Anyone who has fished with me to any extent knows that I am a total carp geek. I did the European thing for a while, made my own boilies and ground bait and learned how to tie bolt rigs and hair rigs... I never got to the level of some carpers with their bite alarms and rod holders and the many five gallon buckets full of ground bait, but I was into it and I caught some nice carp on bait and spinning rods. Then three years ago I quite the spinning game entirely and started to hone my fly carpin' skills. The first carp I ever caught was on the fly, and every carp I caught on bait after that only made me want to catch more on the fly. I could go over exactly why I love carp fishing in the same way I have for SO many posts on this blog but instead I'll tell you about today, because I've never caught more than two in an outing and today I got four, and they were all stunning specimens!
Today was the perfect day for me to break that rather pesky two fish day limit so I set out with the goal of catching four. The wind would be calm until well after noon. Glassy lake surfaces mean excellent carping, and the cool night time temperatures increase the chances that carp will remain active well into the afternoon. I got an early start, both to the fishing and the catching. The first carp I put the fly in front of ate and took of in a hurry with line in tow. It wasn't a big fish but still very strong and it would not let me tail it... It took longer to land than many larger carp I've caught. One down, three to go.
The next fish I put the fly in front of may or may not have eaten... the line twitched a bit so I set the hook but only spooked the fish. The next few fish I spotted did not result in good shots, but eventually I found one that was bubbling away in three feet of water. I could tell it was a big fish. The big ones make a massive bubble patch. It is sometimes hard to tell whether or not it is a turtle. But this was not a turtle. I downsized to 15 lb backing recently so I would be ready for any opportunities at albies. I have 200 yards of backing on that spool and that fish melted it away like nothing. I felt under armed with my 8 wt. I probably should have buttoned down the drag more. This time of year there are lots of heavy weeds and I suspect that was my downfall with this fish. Unfortunately it broke off mid run. I ended up loosing a second giant a little while later that popped off 15 feet in front of me.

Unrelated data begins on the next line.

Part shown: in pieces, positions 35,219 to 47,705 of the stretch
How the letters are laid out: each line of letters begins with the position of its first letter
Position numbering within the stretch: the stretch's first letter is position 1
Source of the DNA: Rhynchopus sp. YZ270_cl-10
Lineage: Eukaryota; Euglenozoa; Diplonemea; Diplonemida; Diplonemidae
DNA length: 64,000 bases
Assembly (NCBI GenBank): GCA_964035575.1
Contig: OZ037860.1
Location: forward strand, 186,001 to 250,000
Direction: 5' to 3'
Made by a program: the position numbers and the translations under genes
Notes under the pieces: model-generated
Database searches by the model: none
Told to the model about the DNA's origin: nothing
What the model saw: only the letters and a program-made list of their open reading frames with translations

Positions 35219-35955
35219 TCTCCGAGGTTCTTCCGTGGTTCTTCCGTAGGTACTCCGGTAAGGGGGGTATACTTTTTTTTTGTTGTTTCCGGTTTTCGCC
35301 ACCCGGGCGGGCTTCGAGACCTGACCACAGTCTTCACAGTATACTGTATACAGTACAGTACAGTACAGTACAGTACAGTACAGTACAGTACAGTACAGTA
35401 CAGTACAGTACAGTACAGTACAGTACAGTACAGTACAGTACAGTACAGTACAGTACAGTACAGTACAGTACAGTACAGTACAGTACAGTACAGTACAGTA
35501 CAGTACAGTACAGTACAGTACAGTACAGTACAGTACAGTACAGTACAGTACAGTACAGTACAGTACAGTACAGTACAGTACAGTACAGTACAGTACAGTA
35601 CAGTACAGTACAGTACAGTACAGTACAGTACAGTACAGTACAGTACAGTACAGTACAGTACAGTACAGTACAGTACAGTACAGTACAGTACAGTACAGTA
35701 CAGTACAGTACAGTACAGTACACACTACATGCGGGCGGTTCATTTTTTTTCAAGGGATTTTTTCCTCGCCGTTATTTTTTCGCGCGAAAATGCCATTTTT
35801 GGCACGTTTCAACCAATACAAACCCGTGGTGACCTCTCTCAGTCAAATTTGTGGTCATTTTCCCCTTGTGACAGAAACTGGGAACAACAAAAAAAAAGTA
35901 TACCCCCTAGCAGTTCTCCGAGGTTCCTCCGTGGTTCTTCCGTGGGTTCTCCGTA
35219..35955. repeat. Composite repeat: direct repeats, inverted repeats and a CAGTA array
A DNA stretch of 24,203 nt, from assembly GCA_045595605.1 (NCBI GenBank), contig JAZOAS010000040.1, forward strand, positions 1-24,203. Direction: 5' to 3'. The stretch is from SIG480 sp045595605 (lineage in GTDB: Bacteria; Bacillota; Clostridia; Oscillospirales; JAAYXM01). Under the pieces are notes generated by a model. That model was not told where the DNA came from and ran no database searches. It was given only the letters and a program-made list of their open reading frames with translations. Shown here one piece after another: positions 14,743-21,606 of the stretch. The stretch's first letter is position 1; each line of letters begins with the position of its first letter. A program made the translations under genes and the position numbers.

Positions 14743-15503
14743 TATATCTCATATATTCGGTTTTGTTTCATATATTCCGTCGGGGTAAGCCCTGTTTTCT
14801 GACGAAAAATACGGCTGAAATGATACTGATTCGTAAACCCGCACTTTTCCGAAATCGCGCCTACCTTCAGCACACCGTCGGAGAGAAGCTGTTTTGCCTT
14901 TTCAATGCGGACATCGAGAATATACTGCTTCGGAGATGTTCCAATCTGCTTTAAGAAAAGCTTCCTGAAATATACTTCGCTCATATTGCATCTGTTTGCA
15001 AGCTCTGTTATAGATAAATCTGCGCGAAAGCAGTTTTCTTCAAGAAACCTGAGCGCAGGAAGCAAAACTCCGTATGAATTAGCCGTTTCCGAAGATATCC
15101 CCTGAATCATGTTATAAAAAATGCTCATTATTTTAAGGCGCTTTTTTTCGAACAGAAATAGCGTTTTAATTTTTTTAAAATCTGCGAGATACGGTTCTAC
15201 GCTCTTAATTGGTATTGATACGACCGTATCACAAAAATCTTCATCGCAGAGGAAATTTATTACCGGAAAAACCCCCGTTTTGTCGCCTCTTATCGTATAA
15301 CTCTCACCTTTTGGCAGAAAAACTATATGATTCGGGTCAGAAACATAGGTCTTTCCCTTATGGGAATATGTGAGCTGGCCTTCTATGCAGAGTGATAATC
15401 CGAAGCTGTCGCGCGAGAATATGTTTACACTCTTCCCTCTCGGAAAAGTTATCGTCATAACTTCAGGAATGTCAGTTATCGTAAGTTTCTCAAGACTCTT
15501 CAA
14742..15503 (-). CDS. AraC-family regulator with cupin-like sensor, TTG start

The second fish I caught was very generous. I missed it on the first go and it spooked, but came right back a minute later and this time I stuck it. Into the backing it went!
And then it was time to head out on the kayak. I was actually surprised with how long it took me to find active fish. But once I did... it was on! I found a few fish feeding in over a sandy bottom with interspersed weeds. They were making tiny sporadic bubble patched. I hooked the second one I saw. I had a hard time getting the kayak beached as the fish didn't really seem to want to leave the my shadow. I had to go where it went for a while. Eventually it tired out and I was able to get it over to a pair of large truck tires someone put in the water for kids to play on. They turned out to be the perfect carp holding pens!
No more than a couple hundred yards down the shore I spotted three carp tailing in a shallow flat. Of course I went for the big one. I cast my fly to to the right and a foot in front of the big one and watched it move over and grab it. I set the hook and the fish dumped into the backing without a second thought. I found a big rock out in about six feet of water to get up on to fight the fish. I was multi tasking: fighting a big fish, trying to keep the kayak from floating off, trying to photograph the fight, and avoiding falling off the rock. It must have been a ridiculous show. It was totally worth it. I ended the outing on a really nice fish. I wish all of my carp outing were as productive! It's all about putting in the time. The more fish I put my fly in front of during the day, the more I catch. That goes for any species.